Home Biz 24-680 Real Estate Ribbon-Cutting For 178-Unit Vaya Apartments In Walnut Creek Dec. 3

Ribbon-Cutting For 178-Unit Vaya Apartments In Walnut Creek Dec. 3

Credit: Blake|Griggs

Walnut Creek Mayor Cindy Silva, several Council Members and other officials will join developer-owner Blake|Griggs Properties for a ribbon-cutting at the region’s newest transit-oriented development (TOD) housing, the 178-unit Vaya Apartments at 1800 Lacassie Ave. in Walnut Creek. 

Located across the street from the Walnut Creek BART station and close to the Lesher Center for the Arts, café/retailers and downtown, Vaya opened earlier this summer and continues leasing.

The ribbon-cutting ceremony is scheduled for 10:30 am.


  1. Im sorry, but that has got to be one of the ugliest buildings outside of Soviet era Siberia.
    But the housing is needed.

      • Rodents do not rent apartments. PEOPLE do.

        Surely no one in our fine enclave would be so boorish as to metaphorically liken humans who choose to make their homes in luxury condos to vermin.

        I grant that SOME of the PEOPLE who move in may have pet gerbils, but the building’s aesthetic will have no effect whatsoever on such pets’ happiness.

  2. We used to build such pretty things. I’m not sure when this approach became stylish – or if it has. Does anyone actually like the look of it? Besides the Planning Commission?

  3. I’ll be honest. I don’t care what it looks like, nor do I care what the rent is. Unless you live in the neighborhood, or you’re looking to rent an apartment in the building, why would you care?

    • I agree with Danielle. While I’d have selected a less conspicuous aesthetic, the design is of no concern whatsoever to a anyone besides the owner and prospective tenants.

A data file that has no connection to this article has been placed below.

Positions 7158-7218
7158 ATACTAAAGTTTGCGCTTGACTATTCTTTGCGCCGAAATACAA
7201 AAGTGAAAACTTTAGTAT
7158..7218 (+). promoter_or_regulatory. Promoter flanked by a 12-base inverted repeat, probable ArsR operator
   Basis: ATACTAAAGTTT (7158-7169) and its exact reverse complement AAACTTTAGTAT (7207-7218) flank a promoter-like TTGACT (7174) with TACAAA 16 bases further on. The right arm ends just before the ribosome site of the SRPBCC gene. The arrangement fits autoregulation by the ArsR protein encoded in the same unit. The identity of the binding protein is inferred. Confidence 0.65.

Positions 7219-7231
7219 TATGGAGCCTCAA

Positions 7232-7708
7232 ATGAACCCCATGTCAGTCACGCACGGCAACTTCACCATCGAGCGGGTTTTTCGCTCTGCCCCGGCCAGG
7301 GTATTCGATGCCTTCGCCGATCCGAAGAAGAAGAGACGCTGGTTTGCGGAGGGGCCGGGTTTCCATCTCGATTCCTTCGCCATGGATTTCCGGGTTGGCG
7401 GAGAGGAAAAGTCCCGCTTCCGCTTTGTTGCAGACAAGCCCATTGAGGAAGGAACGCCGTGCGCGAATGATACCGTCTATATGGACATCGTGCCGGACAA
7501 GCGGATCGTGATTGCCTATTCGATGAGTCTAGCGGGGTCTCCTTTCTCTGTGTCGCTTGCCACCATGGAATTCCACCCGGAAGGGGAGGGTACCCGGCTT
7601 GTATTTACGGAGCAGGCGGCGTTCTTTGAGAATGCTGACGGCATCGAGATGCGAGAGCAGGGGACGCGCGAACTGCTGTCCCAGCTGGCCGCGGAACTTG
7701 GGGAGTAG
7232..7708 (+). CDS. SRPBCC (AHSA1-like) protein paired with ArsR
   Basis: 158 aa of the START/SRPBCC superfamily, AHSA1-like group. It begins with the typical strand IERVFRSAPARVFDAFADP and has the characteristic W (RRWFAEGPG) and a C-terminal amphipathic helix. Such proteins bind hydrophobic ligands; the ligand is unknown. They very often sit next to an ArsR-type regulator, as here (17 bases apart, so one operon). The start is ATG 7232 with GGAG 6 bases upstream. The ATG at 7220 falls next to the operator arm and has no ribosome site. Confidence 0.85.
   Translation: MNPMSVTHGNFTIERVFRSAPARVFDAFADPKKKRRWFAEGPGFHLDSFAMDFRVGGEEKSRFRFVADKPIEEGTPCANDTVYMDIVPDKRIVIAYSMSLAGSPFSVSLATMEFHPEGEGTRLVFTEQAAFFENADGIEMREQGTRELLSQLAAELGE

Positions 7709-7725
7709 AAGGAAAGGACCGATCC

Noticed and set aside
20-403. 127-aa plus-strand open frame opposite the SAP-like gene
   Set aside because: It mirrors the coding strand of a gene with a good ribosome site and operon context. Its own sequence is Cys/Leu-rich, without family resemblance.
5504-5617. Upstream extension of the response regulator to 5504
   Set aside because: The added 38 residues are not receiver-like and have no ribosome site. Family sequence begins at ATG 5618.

4. That’s an awful lot of money to live at a BART station. We’ll just have to wait and see who thinks otherwise right?

    • The initial asking rent for a 2 BR topped $4,200, close to the top of the range for luxe 2/2 apartments in downtown WC and Lamorinda. The current asking rent is closer to $3,600, which is quite reasonable for a modern, transit accessible home in an excellent school district within about a half hour of downtown SF. A couple with one child would need to pay twice that plus private school tuition for a new 2/2 in SF.

  5. Each unit has a floor, ceiling, walls, a roof to keep the rain out. I fully support the concept. The color needs some work.

  6. Rents are unaffordable for most people now– in that it consumes a disproportionately larger share of take home pay than ever before. This is another reason why home ownership rates are in decline in the US– it is virtually impossible for a couple to save up enough money to make the down-payment — without a little help from mommy & daddy — or, in many cases the trust-fund. That’ll work for a few percent of the people looking. The building is pretty ugly– looks like cheap plastic facia– like the kind that burned in that London fire a few years back, but who knows…

  7. Is this an accepted approach in architecture today? Are there any architects here who care to argue for or against this building?

    • Units are advertised on Craigslist. Fairly banal and utilitarian with some colorful flare and a few luxe finishes. Listings have undergone multiple asking rent reductions, even gross of concessions.

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